• None of the titles are links, so even if Google could read the site, it would just see a lot of Read More's.
  • From a usability perspective, the 11px font size for most of the content is difficult to read.
  • The Initiatives by State map is built in Flash, which makes it unviewable on non-Android mobile devices. Flash is also unnecessary for maps now, given the slew of great HTML5-based mapping tools. Not to mention the odd usability quirks/bugs of the map's interface.

I could go on, but that's enough to make the point. So what's going on here? I've seen enough similar signs in other projects to feel confident in speculating about this one.

The vendor wasn't entirely incompetent - the hundreds of lines of Javascript code needed some technical proficiency to write - yet the site ignores so many core principles of good web development circa 2011. Whatever skills were applied here, were misplaced. The "web" has to accommodate our phones, TVs, even our cars, with "mobile" browsers (broadly defined) expected to eclipse the desktop in the not-too-distant future. That means progressive enhancement and basic HTML quality are critical. Web users also have an infinity of sites to visit, so to justify the investment in yet another site, you need some basic Search Engine Optimization for people to find you. Building a site that is readable only to a narrow subset of desktop browsers constitutes an unfinished product in my book.

On the client side, any site with more than one page, that needs to be updated more than once in a blue moon, needs a content management system. I don't see the tell-tales of any common CMS here, and the way the contents are populated with AJAX suggests the CMS under the hood is weak or non-existent. Reinventing the wheel with entirely custom code for a site makes it difficult to maintain in the long run: developers with expertise in common frameworks/CMSs won't want to touch it, and whoever does will need a long ramp-up/head-scratching period to understand it. It's also unnecessary with so many tested tools available. So clients need to insist on a CMS, and if a vendor tries to talk them out of one, or claim it will be 3x the price, they need to find a better vendor. I work with Drupal and think it's the best fit for many sites (and free of license fees), but there are many good options.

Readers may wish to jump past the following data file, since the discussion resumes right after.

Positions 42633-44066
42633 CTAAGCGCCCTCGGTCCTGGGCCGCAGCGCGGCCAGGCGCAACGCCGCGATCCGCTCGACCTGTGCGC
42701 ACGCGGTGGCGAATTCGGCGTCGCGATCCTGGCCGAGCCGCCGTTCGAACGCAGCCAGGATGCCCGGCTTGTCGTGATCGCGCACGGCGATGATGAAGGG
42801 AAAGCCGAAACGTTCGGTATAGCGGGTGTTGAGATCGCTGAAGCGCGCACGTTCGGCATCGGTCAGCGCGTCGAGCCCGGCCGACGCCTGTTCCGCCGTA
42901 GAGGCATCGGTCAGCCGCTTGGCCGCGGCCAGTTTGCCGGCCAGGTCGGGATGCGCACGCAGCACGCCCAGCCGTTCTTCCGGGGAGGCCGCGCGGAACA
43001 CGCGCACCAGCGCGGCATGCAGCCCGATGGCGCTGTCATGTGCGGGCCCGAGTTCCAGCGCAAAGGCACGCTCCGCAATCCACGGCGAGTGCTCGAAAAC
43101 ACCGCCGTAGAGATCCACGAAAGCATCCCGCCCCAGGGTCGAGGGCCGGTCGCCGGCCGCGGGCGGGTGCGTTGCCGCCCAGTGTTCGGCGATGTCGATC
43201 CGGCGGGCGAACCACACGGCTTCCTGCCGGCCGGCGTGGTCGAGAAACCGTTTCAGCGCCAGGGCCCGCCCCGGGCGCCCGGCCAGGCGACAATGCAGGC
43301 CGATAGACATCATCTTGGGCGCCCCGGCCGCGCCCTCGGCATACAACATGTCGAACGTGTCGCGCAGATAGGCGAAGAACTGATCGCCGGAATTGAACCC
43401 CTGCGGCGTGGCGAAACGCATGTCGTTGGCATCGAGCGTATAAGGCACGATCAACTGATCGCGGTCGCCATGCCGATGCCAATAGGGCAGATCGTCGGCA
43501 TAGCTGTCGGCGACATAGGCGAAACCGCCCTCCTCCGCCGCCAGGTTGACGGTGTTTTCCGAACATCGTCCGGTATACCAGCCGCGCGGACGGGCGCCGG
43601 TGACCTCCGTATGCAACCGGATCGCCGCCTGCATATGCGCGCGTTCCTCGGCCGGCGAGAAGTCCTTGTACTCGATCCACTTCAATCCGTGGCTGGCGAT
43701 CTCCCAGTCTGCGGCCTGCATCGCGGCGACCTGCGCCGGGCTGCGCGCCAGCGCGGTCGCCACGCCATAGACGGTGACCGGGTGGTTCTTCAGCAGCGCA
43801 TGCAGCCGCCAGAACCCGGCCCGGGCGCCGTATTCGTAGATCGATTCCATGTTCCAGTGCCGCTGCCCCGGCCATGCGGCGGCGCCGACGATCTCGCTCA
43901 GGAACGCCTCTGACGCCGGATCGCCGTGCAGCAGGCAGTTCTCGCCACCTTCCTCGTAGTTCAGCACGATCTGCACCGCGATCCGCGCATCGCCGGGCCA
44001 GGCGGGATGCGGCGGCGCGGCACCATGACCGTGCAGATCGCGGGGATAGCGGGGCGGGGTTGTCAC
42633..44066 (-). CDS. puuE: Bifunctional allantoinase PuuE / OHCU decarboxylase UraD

The site doesn't say who built it, and searching for relevant keywords doesn't bring up any clearly proud vendors. Was it a web shop at all, or an ad agency that added some token web services to their roster? (General rule: avoid those vendors.) Clients need to see their sites not as another piece of throwaway marketing material, but as a long-term, audience-building investment. Thinking of websites as advertisements that only need to be viewed on Windows running Internet Explorer is missing the point.

I wonder, given the client (with $10 billion in profit in 2010), how much this site cost. It's not a brochure site, but it's not particularly complex either. The only really custom piece is the map, and the same style could probably be implemented with OpenLayers (or Google Maps with some compromise from the client on color requirements). Whatever they paid, I suspect they could have paid one of the top Drupal shops the same price to build a maintainable, standards-based, truly impressive website, for visitors, internal staff, and reviewing developers alike.

Then again, being such a large client means the vendor likely had to deal with all kinds of red tape. Maybe the really good web shops don't connect with that class of client because it's not worth the hassle. But surely the U.S. House of Representatives, in the process of moving to Drupal, has its own brand of red tape, and the vendor has project managers who can handle it.

Websites are complex beasts and evaluating them from the client perspective is not the same as watching a proposed TV commercial. So how do client without core competencies in web development know what to avoid? Googling it will only get them so far. But the burden is ultimately on them: we all consume products about which we lack core expertise, and big corporations (as consumers and clients themselves) need to figure out the same heuristics as everyone else. Trusting reputable vendors is one approach, but it's a vicious cycle if they're locked into one vendor (as companies with existing B2B relationships often are).

Diversifying the advice you get is critical. Big projects should have RFPs and a bidding process. (That helps enforce a realistic division of labor: little shops like mine don't respond to RFPs, but big shops that can afford that investment are happy to manage the project and outsource some development so suit their own core competencies.)

The bidding process could even involve the vendors defending their proposals in front of their competitors. Then the top-tier CMS shop can eliminate the static-HTML or Cold Fusion shop from the running before it's too late. There are no silver bullets - there's a potential to be fleeced in any market - but in most of them, consumers have figured out ways to spot red flags and protect themselves. Website clients need to educate themselves and catch up.

About Drupal Sun

Drupal Sun is an Evolving Web project. It allows you to:

  • Do full-text search on all the articles in Drupal Planet (thanks to Apache Solr)
  • Facet based on tags, author, or feed
  • Flip through articles quickly (with j/k or arrow keys) to find what you're interested in
  • View the entire article text inline, or in the context of the site where it was created

See the blog post at Evolving Web

Evolving Web